Many people were drawn to Reston because its design includes a mix of housing options while conserving open space; Reston has the unusual distinction of having been designated a backyard wildlife habitat community. As a Reston resident, I appreciate the unusual amount of green space and the fact that animals such as the Great Horned owl and legions of woodpeckers still live around us, despite Reston’s proximity to Washington, DC, clogged highways and dense developments. It seems an apt time to bring the ideas of Leopold to this and other communities who face similar pressures of how to balance development with quality of life and environmental health. Last Friday’s Green fire showing was co-sponsored by the Reston Association, Sustainable Reston, Northern Virginia Conservation Trust, and the Ecological Society of America.
Green fire offers more than simply a tour through Leopold’s life. It weaves the concepts of family and community throughout the film and showcases contemporary applications of his ideas in settings that include Chicago community gardens.
Temple says he prefers showing the film in intimate settings more conducive to meaningful discussions. Friday evening at Reston’s Nature House was just his style. At capacity with its audience of 40, people weren’t shy about launching into comments and questions about the film once Temple resumed the floor as the film credits rolled. Some had straightforward questions, such as how to obtain a copy of the film—one woman said she would like to share it with her congregation and Temple noted the connection between a land ethic and religion. Others were curious what Leopold would have made of current environmental problems, such as climate change.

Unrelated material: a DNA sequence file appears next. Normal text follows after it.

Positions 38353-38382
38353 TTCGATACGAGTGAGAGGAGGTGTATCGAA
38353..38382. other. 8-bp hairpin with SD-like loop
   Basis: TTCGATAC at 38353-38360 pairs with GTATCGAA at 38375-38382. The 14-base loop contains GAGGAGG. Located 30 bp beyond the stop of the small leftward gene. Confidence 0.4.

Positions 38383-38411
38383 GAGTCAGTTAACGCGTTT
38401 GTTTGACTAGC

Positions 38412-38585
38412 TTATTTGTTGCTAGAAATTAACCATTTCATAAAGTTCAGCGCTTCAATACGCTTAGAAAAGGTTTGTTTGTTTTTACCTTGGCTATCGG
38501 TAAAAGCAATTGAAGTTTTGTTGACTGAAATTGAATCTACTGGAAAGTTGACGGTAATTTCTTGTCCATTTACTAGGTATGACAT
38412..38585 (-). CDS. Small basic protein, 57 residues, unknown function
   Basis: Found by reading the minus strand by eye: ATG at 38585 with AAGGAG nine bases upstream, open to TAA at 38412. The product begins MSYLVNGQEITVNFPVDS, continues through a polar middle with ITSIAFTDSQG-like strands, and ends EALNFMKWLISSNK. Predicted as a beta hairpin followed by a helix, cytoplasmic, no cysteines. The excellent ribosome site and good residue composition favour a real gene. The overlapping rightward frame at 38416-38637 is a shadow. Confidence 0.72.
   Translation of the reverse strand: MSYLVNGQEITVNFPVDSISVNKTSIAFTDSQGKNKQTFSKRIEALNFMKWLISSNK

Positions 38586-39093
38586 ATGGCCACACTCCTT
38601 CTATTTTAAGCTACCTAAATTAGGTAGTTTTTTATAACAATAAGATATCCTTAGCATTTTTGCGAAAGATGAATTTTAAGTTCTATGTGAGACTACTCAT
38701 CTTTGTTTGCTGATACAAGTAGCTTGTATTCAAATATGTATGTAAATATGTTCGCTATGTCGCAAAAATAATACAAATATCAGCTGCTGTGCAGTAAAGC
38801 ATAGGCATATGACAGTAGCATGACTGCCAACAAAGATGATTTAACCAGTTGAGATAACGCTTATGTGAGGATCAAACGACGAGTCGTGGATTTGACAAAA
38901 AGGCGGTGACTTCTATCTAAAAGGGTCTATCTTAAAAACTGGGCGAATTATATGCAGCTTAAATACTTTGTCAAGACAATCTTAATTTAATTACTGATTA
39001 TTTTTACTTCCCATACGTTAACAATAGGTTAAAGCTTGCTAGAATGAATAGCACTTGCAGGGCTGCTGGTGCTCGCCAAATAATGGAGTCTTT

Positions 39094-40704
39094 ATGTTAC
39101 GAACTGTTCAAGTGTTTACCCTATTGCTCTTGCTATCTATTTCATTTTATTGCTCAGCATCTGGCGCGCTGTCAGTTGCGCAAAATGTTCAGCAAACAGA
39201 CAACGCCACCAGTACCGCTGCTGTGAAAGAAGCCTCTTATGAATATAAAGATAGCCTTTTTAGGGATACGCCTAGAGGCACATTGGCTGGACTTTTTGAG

Temple talked about some of the diverse settings in which he’s shown the film, noting that in Idaho he had been advised that three men in the audience might heckle him, since they were opposed to wolf conservation. However, they did not disrupt the discussion, and afterwards, Temple went up to them to ask them what they thought of Green fire. One of the three flippantly responded that he was “gratified to learn that Leopold had shot two wolves.” But another acknowledged that it helped him understand “where the other side was coming from” even if he didn’t agree with the viewpoint. Temple thinks that counts for something, that the film is making a difference.
As the evening in Reston drew to a close, someone asked Temple what he thought Leopold would have advised about some of Reston’s land use problems. Temple referred to a segment of Green fire that addresses Leopold’s contention that “nothing so important as an ethic is ever written.” Rather, “it evolves in the minds of a thinking community.” The Leopold Foundation hopes that communities apply Leopold’s ideas to their own situations. Temple offered one of his favorite Leopold quotes as a general guidepost:
“Examine each question in terms of what is ethically and aesthetically right, as well as what is economically expedient. A thing is right when it tends to preserve the integrity, stability, and beauty of the biotic community. It is wrong when it tends otherwise.”
Photos: Stan Temple discusses Leopold film with Reston, VA residents. Credit: Nadine Lymn; Reston in fall of 2011. Credit: Reston Association.